“Karsten Knight easily captures a teen girl’s voice, doing so with snap and wit. He writes a crisp, tight tale, propelling the reader through the narrative in a linear and forthright manner while exploring a fresh mythology.”
Wildefire is the YA debut of Karsten Knight, and several factors set it apart: Being a young man distinguishes author Knight in a crowded young adult genre that is bursting at the seams with female writers. His decision to write from a female point of view adds to the interest level. He also pays homage to diversity by making his protagonist Polynesian—now that’s an ethnic group we don’t hear much about.
Wildefire follows Ashline Wilde as she goes through one of the toughest years of her life. She thinks things are bad enough as she tries to find her place in the pecking order at her high school as the lone Polynesian, and comes to terms with a cheating boyfriend.
But then things, as they often do with teens, soon quickly spiral out of control. Her runaway sister returns, exhibiting a violent streak that Ash could never have imagined before she left. Then her sister’s involvement in the death of a student traumatizes Ashline and sends her packing to a private school across the country to start life afresh.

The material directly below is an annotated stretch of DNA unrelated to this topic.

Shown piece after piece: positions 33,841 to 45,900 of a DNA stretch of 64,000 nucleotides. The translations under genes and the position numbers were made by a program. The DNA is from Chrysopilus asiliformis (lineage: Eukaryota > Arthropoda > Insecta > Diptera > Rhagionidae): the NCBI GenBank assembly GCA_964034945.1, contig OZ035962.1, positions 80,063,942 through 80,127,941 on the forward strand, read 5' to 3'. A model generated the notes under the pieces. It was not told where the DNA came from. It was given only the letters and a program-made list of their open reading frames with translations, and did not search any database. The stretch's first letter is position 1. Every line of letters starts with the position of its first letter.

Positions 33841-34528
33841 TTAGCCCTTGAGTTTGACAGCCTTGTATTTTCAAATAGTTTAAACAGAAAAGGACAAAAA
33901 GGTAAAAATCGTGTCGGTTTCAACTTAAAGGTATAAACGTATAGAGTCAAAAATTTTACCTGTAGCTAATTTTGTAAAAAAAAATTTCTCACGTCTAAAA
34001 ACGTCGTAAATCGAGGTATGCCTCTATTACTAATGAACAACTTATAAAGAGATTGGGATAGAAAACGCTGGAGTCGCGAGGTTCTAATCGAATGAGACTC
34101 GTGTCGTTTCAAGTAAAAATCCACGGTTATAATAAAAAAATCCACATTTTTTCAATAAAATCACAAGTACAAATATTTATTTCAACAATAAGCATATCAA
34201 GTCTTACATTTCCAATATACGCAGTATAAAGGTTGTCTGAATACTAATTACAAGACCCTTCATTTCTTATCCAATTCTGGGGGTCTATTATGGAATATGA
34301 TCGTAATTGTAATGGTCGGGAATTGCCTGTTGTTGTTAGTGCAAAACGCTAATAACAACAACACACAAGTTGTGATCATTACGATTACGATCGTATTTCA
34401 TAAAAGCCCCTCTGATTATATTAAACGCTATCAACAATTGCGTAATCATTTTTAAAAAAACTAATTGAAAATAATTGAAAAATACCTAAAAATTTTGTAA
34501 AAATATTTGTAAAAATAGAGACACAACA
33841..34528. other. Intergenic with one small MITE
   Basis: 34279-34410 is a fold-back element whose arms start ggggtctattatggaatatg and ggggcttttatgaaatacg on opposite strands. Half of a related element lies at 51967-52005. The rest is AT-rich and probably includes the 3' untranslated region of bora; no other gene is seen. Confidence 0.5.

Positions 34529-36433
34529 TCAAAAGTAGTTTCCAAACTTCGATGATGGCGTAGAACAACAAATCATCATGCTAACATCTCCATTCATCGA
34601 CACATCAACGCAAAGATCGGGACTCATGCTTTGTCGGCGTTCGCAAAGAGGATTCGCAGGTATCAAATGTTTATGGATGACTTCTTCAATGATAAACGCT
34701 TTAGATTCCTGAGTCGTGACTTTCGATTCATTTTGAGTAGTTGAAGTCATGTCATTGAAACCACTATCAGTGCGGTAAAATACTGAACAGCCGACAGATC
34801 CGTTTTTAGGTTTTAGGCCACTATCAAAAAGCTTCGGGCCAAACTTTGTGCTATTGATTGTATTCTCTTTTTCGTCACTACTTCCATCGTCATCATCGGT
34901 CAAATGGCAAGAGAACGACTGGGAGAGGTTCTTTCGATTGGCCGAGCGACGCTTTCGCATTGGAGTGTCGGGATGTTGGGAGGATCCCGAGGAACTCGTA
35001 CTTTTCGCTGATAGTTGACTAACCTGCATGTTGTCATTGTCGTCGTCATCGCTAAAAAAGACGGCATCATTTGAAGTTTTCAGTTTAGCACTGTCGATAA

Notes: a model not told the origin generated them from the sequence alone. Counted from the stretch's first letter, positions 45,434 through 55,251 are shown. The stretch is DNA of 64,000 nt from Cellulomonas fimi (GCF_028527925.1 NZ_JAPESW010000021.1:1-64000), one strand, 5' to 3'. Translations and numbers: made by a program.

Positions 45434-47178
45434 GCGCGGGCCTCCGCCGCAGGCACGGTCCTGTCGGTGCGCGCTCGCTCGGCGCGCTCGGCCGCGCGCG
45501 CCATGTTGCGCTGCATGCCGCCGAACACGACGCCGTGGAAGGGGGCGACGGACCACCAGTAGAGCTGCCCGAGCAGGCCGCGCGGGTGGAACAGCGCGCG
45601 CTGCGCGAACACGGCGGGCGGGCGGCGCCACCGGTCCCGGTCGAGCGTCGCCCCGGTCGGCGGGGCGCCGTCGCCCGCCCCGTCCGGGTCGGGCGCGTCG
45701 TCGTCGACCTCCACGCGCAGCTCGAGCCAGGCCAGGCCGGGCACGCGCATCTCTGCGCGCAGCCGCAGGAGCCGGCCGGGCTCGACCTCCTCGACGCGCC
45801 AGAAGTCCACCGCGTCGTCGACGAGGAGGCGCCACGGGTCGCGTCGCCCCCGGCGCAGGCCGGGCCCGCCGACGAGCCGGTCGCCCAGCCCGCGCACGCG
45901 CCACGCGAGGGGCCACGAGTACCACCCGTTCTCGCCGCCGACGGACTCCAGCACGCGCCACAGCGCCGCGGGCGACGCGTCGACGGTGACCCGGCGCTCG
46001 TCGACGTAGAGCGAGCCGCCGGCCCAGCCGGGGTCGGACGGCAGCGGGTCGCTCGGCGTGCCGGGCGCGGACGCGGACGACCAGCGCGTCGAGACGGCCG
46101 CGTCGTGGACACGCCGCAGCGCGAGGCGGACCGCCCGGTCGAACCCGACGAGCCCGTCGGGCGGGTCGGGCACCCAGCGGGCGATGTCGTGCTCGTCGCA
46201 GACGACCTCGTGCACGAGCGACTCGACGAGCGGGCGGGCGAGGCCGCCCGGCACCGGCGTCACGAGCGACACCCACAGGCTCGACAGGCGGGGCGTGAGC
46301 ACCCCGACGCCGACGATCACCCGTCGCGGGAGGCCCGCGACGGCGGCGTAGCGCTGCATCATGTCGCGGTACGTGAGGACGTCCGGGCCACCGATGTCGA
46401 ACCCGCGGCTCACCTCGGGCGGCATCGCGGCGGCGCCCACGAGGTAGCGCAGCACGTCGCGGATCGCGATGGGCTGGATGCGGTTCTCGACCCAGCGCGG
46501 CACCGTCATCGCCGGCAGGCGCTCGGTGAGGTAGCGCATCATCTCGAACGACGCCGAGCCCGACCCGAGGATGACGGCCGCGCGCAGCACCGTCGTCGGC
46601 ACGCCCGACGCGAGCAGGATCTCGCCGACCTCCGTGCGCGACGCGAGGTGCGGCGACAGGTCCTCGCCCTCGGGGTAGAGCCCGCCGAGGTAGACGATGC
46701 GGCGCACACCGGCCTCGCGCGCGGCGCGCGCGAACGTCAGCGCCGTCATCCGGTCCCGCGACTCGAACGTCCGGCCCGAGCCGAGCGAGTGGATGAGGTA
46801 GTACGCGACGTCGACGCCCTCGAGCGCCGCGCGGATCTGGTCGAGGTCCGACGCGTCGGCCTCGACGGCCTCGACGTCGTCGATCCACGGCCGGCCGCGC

As she makes new friends and a new romance comes into bloom, Ash is sure she’s made the right decision to leave her old life behind—until she discovers that she’s a volcano goddess and her new school is full of gods and goddesses. This has to be more than coincidence, but what does it mean? Ashline and her classmates are determined to find out. Ash’s sister, Eve makes a surprise visit and things go from bad to worse in short order. Another death isn’t far behind—and Ashline has to decide where her loyalties lie.
Karsten Knight easily captures a teen girl’s voice, doing so with snap and wit. He writes a crisp, tight tale, propelling the reader through the narrative in a linear and forthright manner while exploring a fresh mythology. There is a far amount of violence in this story, but it isn’t anything that the teen audience can’t handle.
The author ends the first installment of this trilogy with a surprise ending that begs to be continued.